• Build the right team 

When launching a new company, it’s critical to have great people around you who share your passion and vision. You need to consider personal strengths and weaknesses so your team complements you and covers as many bases as possible. It’s also an opportunity to give entry-level jobseekers in the tech industry a leg up. Kenya’s Moringa School offers transformative tech-based learning experiences for students looking to launch careers in coding or software development. In partnership with Ugandan tech hub Outbox, the school offers full-time coding bootcamps, and hopes to train 200 software developers each year as part of the Outbox EDU initiative.  

Despite best efforts, entrepreneurs can’t feasibly do everything themselves – like handle daily admin, monitor staff productivity, manage the accounts, generate new business leads, and all the other myriad aspects that come with starting a business. Surround yourself with people you trust and delegate certain responsibilities so you can focus on your own strengths. Establishing this kind of cohesive company culture early on will pave the way forward for long-term success.    

  • Don’t go it alone

Competition is high in Kenya’s rapidly evolving tech space, and working with the right tech partners could help foster a formidable business foundation. There’s something to be said for learning from others and, in 2020, Kenya had 48 active tech hubs throughout the country. Among these is Nairobi’s renowned iHub which was launched in 2010 as an innovation centre focused on accelerating tech startups and nurturing successful business leaders. iHub is part of the broader Afrilabs network that includes Bongo Hive in Zambia and Uganda’s innovative Hive Colab. Today, over 450 startups can trace their roots back to iHub. The Swahilipot Hub in Mombasa opened its doors in 2016. It’s run as a non-profit organisation that offers professional mentoring, technical training, support, and networking opportunities for business leaders and individuals in the tech and creative industries.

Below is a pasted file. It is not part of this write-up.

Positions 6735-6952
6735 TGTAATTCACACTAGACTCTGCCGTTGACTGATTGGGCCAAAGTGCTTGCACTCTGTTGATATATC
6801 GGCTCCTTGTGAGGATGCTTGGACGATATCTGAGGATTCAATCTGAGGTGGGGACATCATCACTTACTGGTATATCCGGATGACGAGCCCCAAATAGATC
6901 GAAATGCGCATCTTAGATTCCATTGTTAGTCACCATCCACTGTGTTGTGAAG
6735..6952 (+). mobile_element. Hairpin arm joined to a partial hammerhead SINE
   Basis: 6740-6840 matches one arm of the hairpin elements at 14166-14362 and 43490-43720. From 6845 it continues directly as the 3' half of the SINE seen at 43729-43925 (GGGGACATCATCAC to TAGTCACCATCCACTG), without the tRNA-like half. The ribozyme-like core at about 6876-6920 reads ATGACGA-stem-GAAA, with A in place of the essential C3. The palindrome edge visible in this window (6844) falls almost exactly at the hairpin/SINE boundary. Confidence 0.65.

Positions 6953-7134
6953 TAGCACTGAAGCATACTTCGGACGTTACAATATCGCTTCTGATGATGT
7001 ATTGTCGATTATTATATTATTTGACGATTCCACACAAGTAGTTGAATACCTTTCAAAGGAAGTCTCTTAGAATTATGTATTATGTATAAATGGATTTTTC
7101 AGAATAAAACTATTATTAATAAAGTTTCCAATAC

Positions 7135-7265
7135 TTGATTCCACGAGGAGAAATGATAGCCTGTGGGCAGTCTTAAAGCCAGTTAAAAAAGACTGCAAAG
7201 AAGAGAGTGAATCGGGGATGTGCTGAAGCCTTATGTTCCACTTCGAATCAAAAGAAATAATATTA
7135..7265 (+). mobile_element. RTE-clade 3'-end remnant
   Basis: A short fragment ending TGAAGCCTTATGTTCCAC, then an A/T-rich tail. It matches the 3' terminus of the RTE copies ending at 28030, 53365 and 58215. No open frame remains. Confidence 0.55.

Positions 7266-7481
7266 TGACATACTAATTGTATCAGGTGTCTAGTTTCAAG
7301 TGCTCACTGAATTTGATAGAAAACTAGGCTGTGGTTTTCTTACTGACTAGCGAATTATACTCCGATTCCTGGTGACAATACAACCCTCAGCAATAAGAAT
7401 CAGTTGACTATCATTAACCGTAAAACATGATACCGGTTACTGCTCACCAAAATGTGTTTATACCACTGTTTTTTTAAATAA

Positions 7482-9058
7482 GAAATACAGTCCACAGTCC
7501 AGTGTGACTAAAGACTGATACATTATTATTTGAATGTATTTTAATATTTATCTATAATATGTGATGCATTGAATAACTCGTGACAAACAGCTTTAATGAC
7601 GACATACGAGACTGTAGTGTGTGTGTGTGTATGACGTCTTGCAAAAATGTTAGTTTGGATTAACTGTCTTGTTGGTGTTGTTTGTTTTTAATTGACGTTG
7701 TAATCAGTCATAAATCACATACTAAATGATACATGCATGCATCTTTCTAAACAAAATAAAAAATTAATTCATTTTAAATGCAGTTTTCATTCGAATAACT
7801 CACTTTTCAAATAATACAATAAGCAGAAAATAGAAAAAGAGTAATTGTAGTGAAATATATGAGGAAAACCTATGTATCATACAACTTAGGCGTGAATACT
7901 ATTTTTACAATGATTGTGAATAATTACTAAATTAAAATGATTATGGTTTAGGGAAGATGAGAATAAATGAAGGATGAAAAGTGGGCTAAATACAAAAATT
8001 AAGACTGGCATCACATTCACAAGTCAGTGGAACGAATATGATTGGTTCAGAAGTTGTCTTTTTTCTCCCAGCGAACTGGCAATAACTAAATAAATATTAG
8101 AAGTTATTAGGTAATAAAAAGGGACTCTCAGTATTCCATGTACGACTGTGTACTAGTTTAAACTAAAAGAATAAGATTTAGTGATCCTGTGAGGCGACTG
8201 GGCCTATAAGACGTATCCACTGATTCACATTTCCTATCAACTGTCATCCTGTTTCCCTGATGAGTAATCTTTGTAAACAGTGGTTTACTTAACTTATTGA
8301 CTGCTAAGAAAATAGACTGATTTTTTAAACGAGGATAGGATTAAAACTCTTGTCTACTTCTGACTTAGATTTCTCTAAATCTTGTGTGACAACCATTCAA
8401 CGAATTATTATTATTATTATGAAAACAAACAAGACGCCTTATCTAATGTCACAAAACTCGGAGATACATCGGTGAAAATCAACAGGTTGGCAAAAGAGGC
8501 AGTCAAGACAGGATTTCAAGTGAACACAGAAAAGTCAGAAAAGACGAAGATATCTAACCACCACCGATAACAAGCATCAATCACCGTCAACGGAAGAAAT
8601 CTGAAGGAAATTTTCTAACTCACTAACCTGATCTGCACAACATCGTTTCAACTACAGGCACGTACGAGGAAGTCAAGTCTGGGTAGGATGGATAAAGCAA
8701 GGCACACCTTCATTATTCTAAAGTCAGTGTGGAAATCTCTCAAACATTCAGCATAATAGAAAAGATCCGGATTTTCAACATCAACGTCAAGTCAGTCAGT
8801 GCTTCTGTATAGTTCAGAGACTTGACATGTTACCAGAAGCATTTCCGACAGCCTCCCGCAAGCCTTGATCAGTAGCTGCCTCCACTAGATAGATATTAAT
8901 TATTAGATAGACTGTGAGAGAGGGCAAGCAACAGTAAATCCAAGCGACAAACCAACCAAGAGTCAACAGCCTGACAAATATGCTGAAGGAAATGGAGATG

These African incubation and innovation hubs are dedicated to propelling tech startups into the future. Partnering with the right organisation and being open to learning from industry professionals will help enable your business’s long-term growth so you can actively contribute to Kenya’s digital economy. 

To establish Kenya as a major player in the Fourth Industrial Revolution, tech-based startups need to be encouraged and supported. While this refers to crucial business foundations, it also means creating an environment for these businesses to flourish. Providing people in rural and urban areas with access to Internet and establishing reliable fibre connectivity is vital if tech startups are to reach audiences, develop better digital skills, and improve overall quality of life for all Kenyans. Technology and connectivity can be leveraged as drivers for economic inclusion and innovation, enabling all of us to reap the benefits of a thriving digital economy.

Patrick Ndegwa is Business Sales Lead for SEACOM East Africa.